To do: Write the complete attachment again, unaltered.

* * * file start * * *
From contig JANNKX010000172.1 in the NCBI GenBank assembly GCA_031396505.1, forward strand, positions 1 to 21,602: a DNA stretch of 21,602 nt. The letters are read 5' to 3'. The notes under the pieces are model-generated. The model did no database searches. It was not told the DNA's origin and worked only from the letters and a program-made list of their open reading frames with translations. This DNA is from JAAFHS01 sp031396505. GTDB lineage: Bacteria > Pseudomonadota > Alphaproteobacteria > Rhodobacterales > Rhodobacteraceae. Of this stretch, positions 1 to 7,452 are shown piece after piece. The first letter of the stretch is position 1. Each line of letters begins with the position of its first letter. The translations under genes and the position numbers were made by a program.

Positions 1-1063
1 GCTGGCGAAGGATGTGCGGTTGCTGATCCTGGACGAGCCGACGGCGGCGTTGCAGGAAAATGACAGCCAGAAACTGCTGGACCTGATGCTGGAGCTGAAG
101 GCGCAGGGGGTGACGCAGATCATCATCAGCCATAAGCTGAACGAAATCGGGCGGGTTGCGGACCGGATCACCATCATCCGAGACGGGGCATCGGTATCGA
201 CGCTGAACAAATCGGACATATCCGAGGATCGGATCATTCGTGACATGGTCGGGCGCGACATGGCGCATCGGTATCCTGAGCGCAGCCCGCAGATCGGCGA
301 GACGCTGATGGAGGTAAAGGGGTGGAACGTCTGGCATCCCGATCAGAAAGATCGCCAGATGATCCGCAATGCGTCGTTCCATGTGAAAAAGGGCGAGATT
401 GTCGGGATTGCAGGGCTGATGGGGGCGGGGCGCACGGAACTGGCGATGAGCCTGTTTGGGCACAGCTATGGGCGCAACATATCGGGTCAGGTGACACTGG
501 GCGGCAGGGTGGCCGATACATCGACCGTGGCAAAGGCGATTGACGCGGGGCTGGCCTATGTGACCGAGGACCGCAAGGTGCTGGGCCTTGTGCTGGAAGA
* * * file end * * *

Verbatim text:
From contig JANNKX010000172.1 in the NCBI GenBank assembly GCA_031396505.1, forward strand, positions 1 to 21,602: a DNA stretch of 21,602 nt. The letters are read 5' to 3'. The notes under the pieces are model-generated. The model did no database searches. It was not told the DNA's origin and worked only from the letters and a program-made list of their open reading frames with translations. This DNA is from JAAFHS01 sp031396505. GTDB lineage: Bacteria > Pseudomonadota > Alphaproteobacteria > Rhodobacterales > Rhodobacteraceae. Of this stretch, positions 1 to 7,452 are shown piece after piece. The first letter of the stretch is position 1. Each line of letters begins with the position of its first letter. The translations under genes and the position numbers were made by a program.

Positions 1-1063
1 GCTGGCGAAGGATGTGCGGTTGCTGATCCTGGACGAGCCGACGGCGGCGTTGCAGGAAAATGACAGCCAGAAACTGCTGGACCTGATGCTGGAGCTGAAG
101 GCGCAGGGGGTGACGCAGATCATCATCAGCCATAAGCTGAACGAAATCGGGCGGGTTGCGGACCGGATCACCATCATCCGAGACGGGGCATCGGTATCGA
201 CGCTGAACAAATCGGACATATCCGAGGATCGGATCATTCGTGACATGGTCGGGCGCGACATGGCGCATCGGTATCCTGAGCGCAGCCCGCAGATCGGCGA
301 GACGCTGATGGAGGTAAAGGGGTGGAACGTCTGGCATCCCGATCAGAAAGATCGCCAGATGATCCGCAATGCGTCGTTCCATGTGAAAAAGGGCGAGATT
401 GTCGGGATTGCAGGGCTGATGGGGGCGGGGCGCACGGAACTGGCGATGAGCCTGTTTGGGCACAGCTATGGGCGCAACATATCGGGTCAGGTGACACTGG
501 GCGGCAGGGTGGCCGATACATCGACCGTGGCAAAGGCGATTGACGCGGGGCTGGCCTATGTGACCGAGGACCGCAAGGTGCTGGGCCTTGTGCTGGAAGA